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Controlled Cell Adhesion on PEG-Based Switchable Surfaces.

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Communications
DOI: 10.1002/anie.200801202
Smart Materials
Controlled Cell Adhesion on PEG-Based Switchable Surfaces**
Erik Wischerhoff, Katja Uhlig, Andreas Lankenau, Hans G. Brner, Andr Laschewsky,*
Claus Duschl,* and Jean-Fran'ois Lutz*
Surfaces coated with poly(ethylene glycol) (PEG) or oligo(ethylene glycol) are generally regarded as the materials of
choice for preventing bioadhesion.[1] For instance, numerous
publications described the protein-repellency of PEG-modified substrates.[2] Such anti-fouling behavior is mainly due to
the steric repulsion between hydrated neutral PEG chains
and proteins.[3] Furthermore, as cell-adhesion mechanisms are
generally protein-mediated, PEG-modified surfaces are also
cell-repellent.[4] Thus, PEG-coated materials have been
extensively studied in various bio-applications, such as
blood-compatible materials, implants, and stealth carriers
for either drug- or gene- delivery.
Yet, although very useful, bio-repellent PEG surfaces
remain, on the whole, passive materials. Several emerging
areas of biosciences and biotechnology certainly require
“smarter” surfaces with more sophisticated properties. For
instance, switchable surfaces capable of performing reversible
bio-interactions are highly relevant for modern applications,
such as bioseparation, biosensors, bio-assays and cell engineering. Such smart surfaces can be, for example, constructed
with stimuli-responsive polymers.[5] For instance, the thermoresponsive polymer poly(N-isopropylacrylamide) (PNIPAM)
and closely related polyacrylamides have been widely investigated for preparing biorelevant switchable surfaces.[6] With a
lower critical solution temperature (LCST) of 32 8C, PNIPAM
is the currently most studied material for inducing surface
changes between room and body temperature. However,
[*] Prof. Dr. A. Laschewsky
University of Potsdam
Karl-Liebknecht-Strasse 24–25, Potsdam 14476 (Germany)
Fax: (+ 49) 331-977-5036
E-mail: andre.laschewsky@rz.uni-potsdam.de
K. Uhlig, Dr. A. Lankenau, Dr. C. Duschl
Fraunhofer Institute for Biomedical Engineering
Am M>hlenberg 13, Potsdam 14476 (Germany)
Fax: (+ 49) 331-58187-399
E-mail: claus.duschl@ibmt.fraunhofer.de
Dr. E. Wischerhoff, Dr. J.-F. Lutz
Fraunhofer Institute for Applied Polymer Research
Geiselbergstrasse 69, Potsdam 14476 (Germany)
Fax: (+ 49) 331-568-3000
E-mail: lutz@iap.fhg.de
Homepage: http://www.bioactive-surfaces.com
Dr. H. G. BCrner
Max Planck Institute for Colloids and Interfaces
Am M>hlenberg 1, Potsdam 14476 (Germany)
[**] This research was supported by the Fraunhofer Society and the MaxPlanck Society (interdisciplinary network of excellence “synthetic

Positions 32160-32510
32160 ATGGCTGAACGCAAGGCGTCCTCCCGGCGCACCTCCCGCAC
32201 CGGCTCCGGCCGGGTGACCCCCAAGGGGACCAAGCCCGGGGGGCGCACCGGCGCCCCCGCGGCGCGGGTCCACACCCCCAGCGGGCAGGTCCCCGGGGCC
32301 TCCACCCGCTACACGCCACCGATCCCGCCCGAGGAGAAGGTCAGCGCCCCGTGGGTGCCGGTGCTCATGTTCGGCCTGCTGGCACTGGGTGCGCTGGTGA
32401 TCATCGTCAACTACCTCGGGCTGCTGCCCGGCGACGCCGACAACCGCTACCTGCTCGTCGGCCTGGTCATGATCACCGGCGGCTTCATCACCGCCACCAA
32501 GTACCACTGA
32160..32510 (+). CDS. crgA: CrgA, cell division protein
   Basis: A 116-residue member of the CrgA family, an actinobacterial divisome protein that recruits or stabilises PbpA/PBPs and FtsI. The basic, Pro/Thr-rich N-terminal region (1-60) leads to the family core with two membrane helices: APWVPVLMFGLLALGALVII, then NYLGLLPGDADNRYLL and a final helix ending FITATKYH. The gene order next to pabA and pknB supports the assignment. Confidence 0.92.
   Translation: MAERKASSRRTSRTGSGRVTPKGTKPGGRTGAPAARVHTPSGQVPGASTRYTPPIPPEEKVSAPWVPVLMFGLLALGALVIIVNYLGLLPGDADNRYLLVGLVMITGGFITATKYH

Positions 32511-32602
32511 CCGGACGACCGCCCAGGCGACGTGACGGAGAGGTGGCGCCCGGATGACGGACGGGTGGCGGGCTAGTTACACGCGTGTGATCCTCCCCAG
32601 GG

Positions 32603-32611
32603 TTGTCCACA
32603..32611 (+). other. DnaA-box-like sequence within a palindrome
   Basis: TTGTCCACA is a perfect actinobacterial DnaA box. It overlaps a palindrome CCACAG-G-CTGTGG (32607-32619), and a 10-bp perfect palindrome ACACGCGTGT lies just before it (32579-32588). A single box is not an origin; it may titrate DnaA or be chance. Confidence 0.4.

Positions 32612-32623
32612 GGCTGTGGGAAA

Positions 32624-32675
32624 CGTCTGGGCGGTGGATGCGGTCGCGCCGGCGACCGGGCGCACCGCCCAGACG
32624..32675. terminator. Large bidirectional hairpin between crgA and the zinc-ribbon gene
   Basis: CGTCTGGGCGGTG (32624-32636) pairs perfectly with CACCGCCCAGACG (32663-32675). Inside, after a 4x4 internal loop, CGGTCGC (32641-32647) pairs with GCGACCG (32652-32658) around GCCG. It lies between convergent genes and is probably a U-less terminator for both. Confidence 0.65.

bioactive surfaces”).
Supporting information for this article is available on the WWW
under http://dx.doi.org/10.1002/anie.200801202.
5666
strictly speaking, PNIPAM is not a bio-inert polymer. Indeed,
the presence of multiple secondary amide functions in the
molecular structure of PNIPAM may lead to the formation of
cooperative hydrogen-bonding interactions with other amide
polymers, in particular with proteins.[7] In this context, the
development of efficient switchable surfaces based on polymers of other chemical structures is certainly a topical matter.
For instance, surfaces exhibiting thermoresponsive properties
comparable to those of PNIPAM and the bio-repellent
behavior of hydrated PEG would be of interest for numerous
applications in modern biosciences.
We and others recently highlighted that macromolecules
constructed with short oligo(ethylene glycol) methacrylates
constitute an interesting new class of thermoresponsive
polymers.[8] For instance, random copolymers of
2-(2-methoxyethoxy)ethyl methacrylate (MEO2MA) and
oligo(ethylene glycol) methacrylate (OEGMA) have a
LCST in water, which can be precisely adjusted by varying
the comonomer composition. For example, cloud points of
either 32 8C, 37 8C, or 39 8C were observed in pure water for
copolymers having on average 5, 8 or 10 %, respectively, of
OEGMA units per chain.[9] Moreover, the phase transitions of
copolymers poly(OEGMA-co-MEO2MA) are reversible and
relatively insensitive to important parameters such as concentration, ionic strength, chain-length, and polydispersity.
Hence, copolymers poly(OEGMA-co-MEO2MA) appear to
be promising candidates for bio-applications and more
generally for building any kind of thermoresponsive materials.
Polymer brushes of oligo(ethylene glycol) methacrylates
can be easily prepared on flat substrates by either surfaceinitiated atom transfer radical polymerization (ATRP) or
surface adsorption of well-defined polymers with anchor
moieties.[10] Yet, brushes prepared with long PEG methacrylates (i.e. side-chains of five ethylene oxide units or longer)
behave somewhat like standard bio-repellent PEG coatings.[11] However, thermoresponsive polymers with shorter
oligo(ethylene glycol) side-chains might behave differently.
For instance, Jonas et al. recently demonstrated that surfaceinitiated poly(OEGMA-co-MEO2MA) brushes exhibit LCST
values, which coincide with those observed for free copolymers in aqueous solution.[12] The partial dehydration and the
change of conformation of these surface brushes above LCST
may be of practical interest for tuning bio-adhesion.[13]
Herein, poly(OEGMA-co-MEO2MA)-modified gold surfaces were evaluated for their ability to control cell adhesion.
In such an application, temperature variations should be
relatively mild as mammalian cells may be damaged by